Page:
HC: Do you have a website or anything?

AA: No.

SD: Why not?

AA: I’m going to get one. I have a Facebook page for everyone. It’s Amy APR Allan.

HC: Steve, I’ve read that you’re a skeptic. Has doing this show made you a believer?

SD: I’m a believer in Amy 100 percent, so I can’t say that I’m a believer in the paranormal because I’ve never seen or experienced it, but I can’t deny what she’s seen and what she’s uncovering. There has to be something else going on, so I can’t deny it. I guess an open-minded skeptic.

And I hate using that word, “open-minded skeptic” because I believe in Amy so much. I can’t consider myself a skeptic anymore. I wouldn’t be doing the show if I felt that way. I’m a skeptic of people, just from my background alone. When people talk to me, I don’t know if I can believe them 100 percent, but when it comes to Amy, I believe her 100 percent.

HC: Amy, do we all have a medium side to our brains?

AA: I think everyone is born with it, and basically, it depends on what happens to that person in regards to if they stay open or not. As far as re-accessing abilities, I think it can be done, like for some people, they’re struck by lightning [or] they’re in a car accident, and it triggers it. For other people, they kind of go on a spiritual journey to reawaken. It just depends on the person, the place, the timing, all of that.

HC: How did you both become involved with The Dead Files originally?

SD: Well, Jim Casey, who created the show, knew both of us independently and he thought that us working together would be an incredible way of doing an investigation with the venues that we have, my background and Amy’s background. I was a skeptic when he first approached me about it, but then once I met Amy and we did the first pilot together, I was sold.

If you would’ve told me a few years back I would be doing this, I would’ve said you were crazy. To Jim Casey’s credit, he had a vision and the best part about that show is, Amy gets to teach, and we actually get to help people, which I didn’t really get to do too much [before]. On the job, it was a little tough. You didn’t bring closure to a lot of cases, but with this show, we’re able to do that.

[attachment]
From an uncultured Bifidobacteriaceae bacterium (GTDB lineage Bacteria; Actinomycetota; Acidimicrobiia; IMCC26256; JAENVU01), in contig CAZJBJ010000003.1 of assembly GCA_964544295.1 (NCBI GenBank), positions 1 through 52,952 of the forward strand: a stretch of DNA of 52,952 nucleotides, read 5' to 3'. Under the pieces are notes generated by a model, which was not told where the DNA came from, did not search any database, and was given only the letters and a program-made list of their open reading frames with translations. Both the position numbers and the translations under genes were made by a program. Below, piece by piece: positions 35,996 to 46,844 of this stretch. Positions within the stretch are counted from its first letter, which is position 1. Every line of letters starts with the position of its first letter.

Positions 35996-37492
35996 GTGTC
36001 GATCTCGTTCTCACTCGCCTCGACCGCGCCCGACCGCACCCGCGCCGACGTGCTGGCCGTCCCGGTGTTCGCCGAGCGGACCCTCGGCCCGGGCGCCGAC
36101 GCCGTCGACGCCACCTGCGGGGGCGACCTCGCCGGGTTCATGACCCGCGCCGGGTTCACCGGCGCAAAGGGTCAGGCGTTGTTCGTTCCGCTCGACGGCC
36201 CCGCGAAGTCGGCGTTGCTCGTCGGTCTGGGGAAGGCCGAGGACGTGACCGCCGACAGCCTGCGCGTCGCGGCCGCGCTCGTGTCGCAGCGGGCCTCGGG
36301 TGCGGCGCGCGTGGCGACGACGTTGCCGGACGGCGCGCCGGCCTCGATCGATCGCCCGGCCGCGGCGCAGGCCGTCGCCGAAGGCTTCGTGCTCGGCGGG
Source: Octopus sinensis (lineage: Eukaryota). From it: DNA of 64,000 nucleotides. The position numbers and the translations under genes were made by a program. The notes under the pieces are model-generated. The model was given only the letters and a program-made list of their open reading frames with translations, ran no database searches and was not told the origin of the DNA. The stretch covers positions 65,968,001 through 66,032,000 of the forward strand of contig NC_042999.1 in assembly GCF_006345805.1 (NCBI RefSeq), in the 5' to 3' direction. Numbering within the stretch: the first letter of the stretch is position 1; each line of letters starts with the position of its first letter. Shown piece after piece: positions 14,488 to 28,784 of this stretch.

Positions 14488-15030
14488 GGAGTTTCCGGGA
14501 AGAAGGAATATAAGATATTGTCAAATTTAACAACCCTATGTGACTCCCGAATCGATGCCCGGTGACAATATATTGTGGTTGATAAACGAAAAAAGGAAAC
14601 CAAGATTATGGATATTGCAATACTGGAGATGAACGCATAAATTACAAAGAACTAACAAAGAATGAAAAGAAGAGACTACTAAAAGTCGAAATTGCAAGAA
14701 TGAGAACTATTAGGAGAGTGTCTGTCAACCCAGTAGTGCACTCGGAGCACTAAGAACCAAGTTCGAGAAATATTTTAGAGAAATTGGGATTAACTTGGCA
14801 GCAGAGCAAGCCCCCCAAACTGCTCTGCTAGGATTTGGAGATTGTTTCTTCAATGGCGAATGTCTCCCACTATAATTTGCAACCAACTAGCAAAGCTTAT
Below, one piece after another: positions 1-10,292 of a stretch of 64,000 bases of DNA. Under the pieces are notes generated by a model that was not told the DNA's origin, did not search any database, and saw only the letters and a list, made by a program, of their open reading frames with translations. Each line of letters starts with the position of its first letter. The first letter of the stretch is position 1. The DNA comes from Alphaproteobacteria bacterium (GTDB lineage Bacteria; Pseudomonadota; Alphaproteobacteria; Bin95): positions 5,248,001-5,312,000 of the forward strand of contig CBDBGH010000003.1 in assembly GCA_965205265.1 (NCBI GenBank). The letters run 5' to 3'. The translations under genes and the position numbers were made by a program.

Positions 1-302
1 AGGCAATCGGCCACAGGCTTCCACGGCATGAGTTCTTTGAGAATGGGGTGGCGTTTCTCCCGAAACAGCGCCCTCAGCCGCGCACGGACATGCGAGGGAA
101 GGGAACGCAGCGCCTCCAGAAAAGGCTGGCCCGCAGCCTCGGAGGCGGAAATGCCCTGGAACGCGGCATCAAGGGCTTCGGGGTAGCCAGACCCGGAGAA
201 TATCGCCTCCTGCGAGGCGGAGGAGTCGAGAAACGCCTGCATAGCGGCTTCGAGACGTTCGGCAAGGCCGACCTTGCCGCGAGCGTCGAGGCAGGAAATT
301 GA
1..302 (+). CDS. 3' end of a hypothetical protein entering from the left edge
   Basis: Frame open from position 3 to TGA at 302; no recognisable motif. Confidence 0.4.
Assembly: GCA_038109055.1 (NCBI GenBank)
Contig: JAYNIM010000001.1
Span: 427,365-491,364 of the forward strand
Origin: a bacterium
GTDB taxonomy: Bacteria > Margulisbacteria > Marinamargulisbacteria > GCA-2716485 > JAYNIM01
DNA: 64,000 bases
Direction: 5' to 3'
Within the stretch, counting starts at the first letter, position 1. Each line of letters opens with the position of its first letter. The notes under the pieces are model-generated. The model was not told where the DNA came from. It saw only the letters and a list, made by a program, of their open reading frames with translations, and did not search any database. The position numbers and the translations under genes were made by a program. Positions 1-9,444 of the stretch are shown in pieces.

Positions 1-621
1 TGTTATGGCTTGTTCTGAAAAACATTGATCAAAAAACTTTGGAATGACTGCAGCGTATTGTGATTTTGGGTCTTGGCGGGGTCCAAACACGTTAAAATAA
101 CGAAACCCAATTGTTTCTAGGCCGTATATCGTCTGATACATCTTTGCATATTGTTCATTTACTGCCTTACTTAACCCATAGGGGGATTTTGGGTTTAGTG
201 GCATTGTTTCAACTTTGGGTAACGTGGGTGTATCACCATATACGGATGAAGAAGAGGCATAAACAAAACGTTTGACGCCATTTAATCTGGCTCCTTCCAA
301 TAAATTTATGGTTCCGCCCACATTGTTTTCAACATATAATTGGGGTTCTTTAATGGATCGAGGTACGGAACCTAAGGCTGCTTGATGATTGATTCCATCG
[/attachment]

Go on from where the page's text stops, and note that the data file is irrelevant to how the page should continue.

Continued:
HC: What do you mean by “teach?”

SD: Through TV, she’s teaching people what they should not be doing and what they should be doing. You’ve got a lot of people out there that are just playing with fire. They don’t know what the hell they’re doing.

HC: Like in this season’s first episode, Amy, where you told the residents of the Borden house that the spirits in there didn’t like the Ouija board.

AA: Uh-huh. That’s right.

SD: I grew up in an Italian household where that was, like, “Don’t you even dare think about using a Ouija board,” but people use it like they’re taking out Monopoly. It’s not to be played with. If you would’ve told me I would’ve been saying that two years ago, I would’ve been like, “Yeah, well, whatever.” It just gives Amy a venue to, on a wide scale, tell people what to do and what not to do. And I think people are really interested in that kind of stuff.

HC: How long does it take you to film a season?

SD: We started filming the second season the first two weeks of December, and now we’re just at the next to last episode for this season, for a total of 14, including the Alcatraz episode. It’s been a long a five months, I can tell you that. April 21, we’ll be home.

HC: So you’re technically still doing it?

SD: Yeah, we’re in the middle of next to our last case. We’re on location now. We’re in the middle of the Pacific Northwest, so we have one more location to do, which I can’t tell you because Amy’s sitting right next to me.

AA: [In playful, high-pitched voice] I don’t know where I’m going…!

SD: She doesn’t know where she’s going, and we had a total of maybe three weeks at home within the last five months, so it’s kind of tough on us and our families.

HC: It’s like a long semester at sea or something like that?

SD and AA (Simultaneously): Yeah.

SD: We travel every eight days, unless something unusual happens during the case. It’s every eight days we’re traveling to a new location. We’ll do four episodes, go home for a week, do three episodes, go home for a week, do four episodes, go home for a week — that type of thing. It’s every taxing physically and mentally.

HC: Anything to add?

SD: I appreciate our audience. We have a special group of people out there that watch our show.

AA: Yeah.

SD: And we’d both like to thank them if we could and let them know that it doesn’t go unappreciated.

This article’s original version was published on the Word of the Nerd on April 15, 2012.